Tuesday, October 31, 2006


This headline made me think of how difficult it is to teach objective sports journalism. We've always had sports homers (and I'm not picking on the St. Louis Post-Dispatch; plenty of other outlets get into the "we" and "us" mentality), but it seems to really have grown in recent years. Part of it is the growth in the number of sports media outlets. With so many channels and web sites available, there seems to be a niche for every opinion. Media outlets need audience, and playing it straight doesn't necessarily drive ratings (just ask radio sports-talk stations). I also think there are more students getting into sports journalism as fans instead of journalists. They want to ride on the bandwagon without doing all the hard, behind-the-scenes work.

I wonder if this is a bad thing. If you don't like the way the St. Louis media report on the World Series, it's certainly easy enough to access the Detroit Free Press or Detroit News. If we are witnessing the end of objective sports journalism, I wonder if hard news will be far behind ...

Friday, October 27, 2006

Academic Sports Journalism

Just got off the phone with Marc Krein of Oklahoma State, who told me that the department there now offers an emphasis in sports media. The list of courses includes Sportswriting, Sports Production, Sports in the Newsroom and two courses in Sports PR. Penn State has a Center for Sports Journalism, thanks to a $1.5 million grant from the Knight Foundation.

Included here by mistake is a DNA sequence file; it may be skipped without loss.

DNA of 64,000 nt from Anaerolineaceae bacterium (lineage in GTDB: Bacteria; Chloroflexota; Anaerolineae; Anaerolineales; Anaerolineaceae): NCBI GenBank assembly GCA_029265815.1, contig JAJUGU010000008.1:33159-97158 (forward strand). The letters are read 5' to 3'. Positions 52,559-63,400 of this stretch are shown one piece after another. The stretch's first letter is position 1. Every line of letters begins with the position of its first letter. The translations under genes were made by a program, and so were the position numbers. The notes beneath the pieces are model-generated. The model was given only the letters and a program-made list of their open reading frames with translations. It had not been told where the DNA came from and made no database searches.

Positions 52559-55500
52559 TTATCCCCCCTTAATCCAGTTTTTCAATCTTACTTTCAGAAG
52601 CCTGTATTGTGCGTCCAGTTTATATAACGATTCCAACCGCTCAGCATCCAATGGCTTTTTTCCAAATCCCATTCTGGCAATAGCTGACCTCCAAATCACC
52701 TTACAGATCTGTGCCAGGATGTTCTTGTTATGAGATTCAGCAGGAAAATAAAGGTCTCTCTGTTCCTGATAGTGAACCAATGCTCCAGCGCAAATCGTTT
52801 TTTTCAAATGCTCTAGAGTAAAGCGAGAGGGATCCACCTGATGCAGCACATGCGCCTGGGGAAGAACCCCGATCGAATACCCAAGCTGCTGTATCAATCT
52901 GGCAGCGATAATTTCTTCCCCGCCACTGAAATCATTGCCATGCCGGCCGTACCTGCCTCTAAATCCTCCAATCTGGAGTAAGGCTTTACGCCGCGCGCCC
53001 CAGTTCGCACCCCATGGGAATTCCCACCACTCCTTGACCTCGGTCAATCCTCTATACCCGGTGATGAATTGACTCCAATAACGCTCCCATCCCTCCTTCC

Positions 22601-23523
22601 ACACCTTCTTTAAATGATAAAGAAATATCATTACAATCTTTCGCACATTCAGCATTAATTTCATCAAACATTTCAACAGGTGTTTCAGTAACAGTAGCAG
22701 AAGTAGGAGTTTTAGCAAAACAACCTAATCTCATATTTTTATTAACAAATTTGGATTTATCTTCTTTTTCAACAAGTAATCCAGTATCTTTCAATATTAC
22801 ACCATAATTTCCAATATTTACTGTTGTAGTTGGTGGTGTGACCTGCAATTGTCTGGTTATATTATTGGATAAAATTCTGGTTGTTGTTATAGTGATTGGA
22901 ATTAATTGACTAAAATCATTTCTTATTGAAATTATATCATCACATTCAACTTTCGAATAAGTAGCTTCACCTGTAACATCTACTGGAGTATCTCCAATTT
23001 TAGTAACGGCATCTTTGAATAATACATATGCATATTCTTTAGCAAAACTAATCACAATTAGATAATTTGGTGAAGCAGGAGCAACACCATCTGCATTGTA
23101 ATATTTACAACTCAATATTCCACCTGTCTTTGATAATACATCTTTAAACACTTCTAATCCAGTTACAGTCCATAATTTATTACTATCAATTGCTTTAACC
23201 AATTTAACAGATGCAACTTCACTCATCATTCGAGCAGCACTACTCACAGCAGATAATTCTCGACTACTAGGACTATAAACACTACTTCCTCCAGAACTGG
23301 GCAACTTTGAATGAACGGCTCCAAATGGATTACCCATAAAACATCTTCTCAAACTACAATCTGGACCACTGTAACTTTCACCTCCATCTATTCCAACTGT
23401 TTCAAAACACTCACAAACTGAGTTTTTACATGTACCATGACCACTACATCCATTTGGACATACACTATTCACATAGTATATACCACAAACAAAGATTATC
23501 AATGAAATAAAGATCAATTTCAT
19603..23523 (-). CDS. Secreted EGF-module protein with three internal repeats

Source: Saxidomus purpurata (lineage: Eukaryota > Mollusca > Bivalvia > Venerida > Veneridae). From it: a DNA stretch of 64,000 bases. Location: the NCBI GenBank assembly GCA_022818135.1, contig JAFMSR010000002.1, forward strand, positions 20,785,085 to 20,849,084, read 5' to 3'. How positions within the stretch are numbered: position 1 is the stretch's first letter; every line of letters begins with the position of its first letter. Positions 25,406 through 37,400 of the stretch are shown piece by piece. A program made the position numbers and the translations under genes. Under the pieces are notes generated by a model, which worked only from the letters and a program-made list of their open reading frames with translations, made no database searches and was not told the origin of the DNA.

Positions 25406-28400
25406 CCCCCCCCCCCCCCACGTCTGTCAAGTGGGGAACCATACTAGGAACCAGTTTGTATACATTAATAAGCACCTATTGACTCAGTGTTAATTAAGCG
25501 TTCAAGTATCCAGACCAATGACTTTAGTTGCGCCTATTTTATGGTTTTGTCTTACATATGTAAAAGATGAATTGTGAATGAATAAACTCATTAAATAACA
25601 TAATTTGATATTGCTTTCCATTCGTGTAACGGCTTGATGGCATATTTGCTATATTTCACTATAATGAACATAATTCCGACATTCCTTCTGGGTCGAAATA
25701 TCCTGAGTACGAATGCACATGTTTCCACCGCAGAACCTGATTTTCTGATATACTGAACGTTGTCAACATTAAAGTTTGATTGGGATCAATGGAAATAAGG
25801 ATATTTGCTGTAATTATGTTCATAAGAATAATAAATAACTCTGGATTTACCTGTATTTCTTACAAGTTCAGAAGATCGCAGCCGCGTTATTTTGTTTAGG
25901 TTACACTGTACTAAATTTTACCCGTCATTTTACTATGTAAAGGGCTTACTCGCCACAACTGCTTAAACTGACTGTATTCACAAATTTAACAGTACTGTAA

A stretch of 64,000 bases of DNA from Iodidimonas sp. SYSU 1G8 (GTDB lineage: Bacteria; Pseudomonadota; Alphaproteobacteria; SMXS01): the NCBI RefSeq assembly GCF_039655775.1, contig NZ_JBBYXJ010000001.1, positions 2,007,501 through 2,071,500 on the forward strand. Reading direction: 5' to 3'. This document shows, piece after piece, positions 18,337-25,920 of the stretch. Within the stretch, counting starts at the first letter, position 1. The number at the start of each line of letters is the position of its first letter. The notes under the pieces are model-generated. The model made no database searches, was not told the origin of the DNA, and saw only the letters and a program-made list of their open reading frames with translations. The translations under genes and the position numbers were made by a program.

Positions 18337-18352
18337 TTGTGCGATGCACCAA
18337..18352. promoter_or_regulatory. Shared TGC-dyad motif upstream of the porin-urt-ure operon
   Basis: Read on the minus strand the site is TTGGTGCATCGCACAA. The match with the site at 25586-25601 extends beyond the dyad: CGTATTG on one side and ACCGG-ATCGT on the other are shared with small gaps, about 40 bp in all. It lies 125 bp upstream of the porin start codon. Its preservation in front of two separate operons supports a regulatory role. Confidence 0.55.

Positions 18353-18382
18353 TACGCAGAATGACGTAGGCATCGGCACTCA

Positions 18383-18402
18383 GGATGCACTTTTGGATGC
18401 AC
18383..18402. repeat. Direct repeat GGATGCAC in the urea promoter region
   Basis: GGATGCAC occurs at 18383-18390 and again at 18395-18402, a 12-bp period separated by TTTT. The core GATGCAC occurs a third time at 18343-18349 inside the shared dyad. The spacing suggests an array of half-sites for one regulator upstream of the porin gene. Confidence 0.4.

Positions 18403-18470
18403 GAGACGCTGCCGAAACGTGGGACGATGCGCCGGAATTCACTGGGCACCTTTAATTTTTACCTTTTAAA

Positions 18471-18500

Let's hope this constitutes a growing trend at schools across the country. For too long sports journalism has been derided as a "toy" department, and it's gratifying to see recognition within the academic community. If your school is doing something along these lines, let me know. I'd like to start building a list of who's doing what.

Monday, October 23, 2006

Ad mania

I glanced at my September 15 “The Sporting News” magazine and—between the other mail resting on top of it—could catch glimpses of a silver and black face. I could definitely see the distinctive red Gothic Sporting News logo. I thought they must be doing a cover story on football fans, possibly just the Raiders renowned fans. I scanned the only blurb on the cover and thought it read “Get Closer to Football with ...” something that started with a capital C. I thought it must be someone’s name.

A little later I returned to read the magazine and noticed the word I hadn’t made out was Cingular. Cingular?!? On the cover?!? Then I noticed the Cingular logo and slogan in the lower right-hand corner. To my horror, I turned the page and realized this was a wraparound cover. There was the repeat of the logo in the magazine’s regular style and the magazine’s “real” cover.

The Cingular ad was carried on both inside covers of the fake cover, with Head & Shoulders being run on the back of both the fake and real covers. Only when I went back to the fake cover one more time did I see in small black caps across the top: ADVERTISEMENT. But still...

The American Society of Magazine Editors, the professional organization of editors of consumer and business publications that’s part of Magazine Publishers Association, asks its members to abide by a code of ethics that calls for the strict separation of editorial and advertising, especially associated with covers and logos. ASME has published letters admonishing “Seventeen” for its April 2005 MTV issue and “The New Yorker” for suggesting Target’s logo into its cover. But ASME has no real leverage, and most publishers pocket the money, sometimes even without an apology, and go on.